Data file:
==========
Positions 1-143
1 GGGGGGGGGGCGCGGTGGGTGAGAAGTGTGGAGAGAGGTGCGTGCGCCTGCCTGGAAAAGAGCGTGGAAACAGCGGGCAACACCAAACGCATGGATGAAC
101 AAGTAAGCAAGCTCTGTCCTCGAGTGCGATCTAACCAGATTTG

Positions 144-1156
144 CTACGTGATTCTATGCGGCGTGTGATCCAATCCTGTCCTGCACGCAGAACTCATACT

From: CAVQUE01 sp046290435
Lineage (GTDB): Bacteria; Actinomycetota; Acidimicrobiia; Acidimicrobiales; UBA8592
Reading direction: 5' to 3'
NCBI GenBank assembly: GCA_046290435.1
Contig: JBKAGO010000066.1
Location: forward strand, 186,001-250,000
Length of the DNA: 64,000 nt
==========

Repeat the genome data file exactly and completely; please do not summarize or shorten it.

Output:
Positions 1-143
1 GGGGGGGGGGCGCGGTGGGTGAGAAGTGTGGAGAGAGGTGCGTGCGCCTGCCTGGAAAAGAGCGTGGAAACAGCGGGCAACACCAAACGCATGGATGAAC
101 AAGTAAGCAAGCTCTGTCCTCGAGTGCGATCTAACCAGATTTG

Positions 144-1156
144 CTACGTGATTCTATGCGGCGTGTGATCCAATCCTGTCCTGCACGCAGAACTCATACT

From: CAVQUE01 sp046290435
Lineage (GTDB): Bacteria; Actinomycetota; Acidimicrobiia; Acidimicrobiales; UBA8592
Reading direction: 5' to 3'
NCBI GenBank assembly: GCA_046290435.1
Contig: JBKAGO010000066.1
Location: forward strand, 186,001-250,000
Length of the DNA: 64,000 nt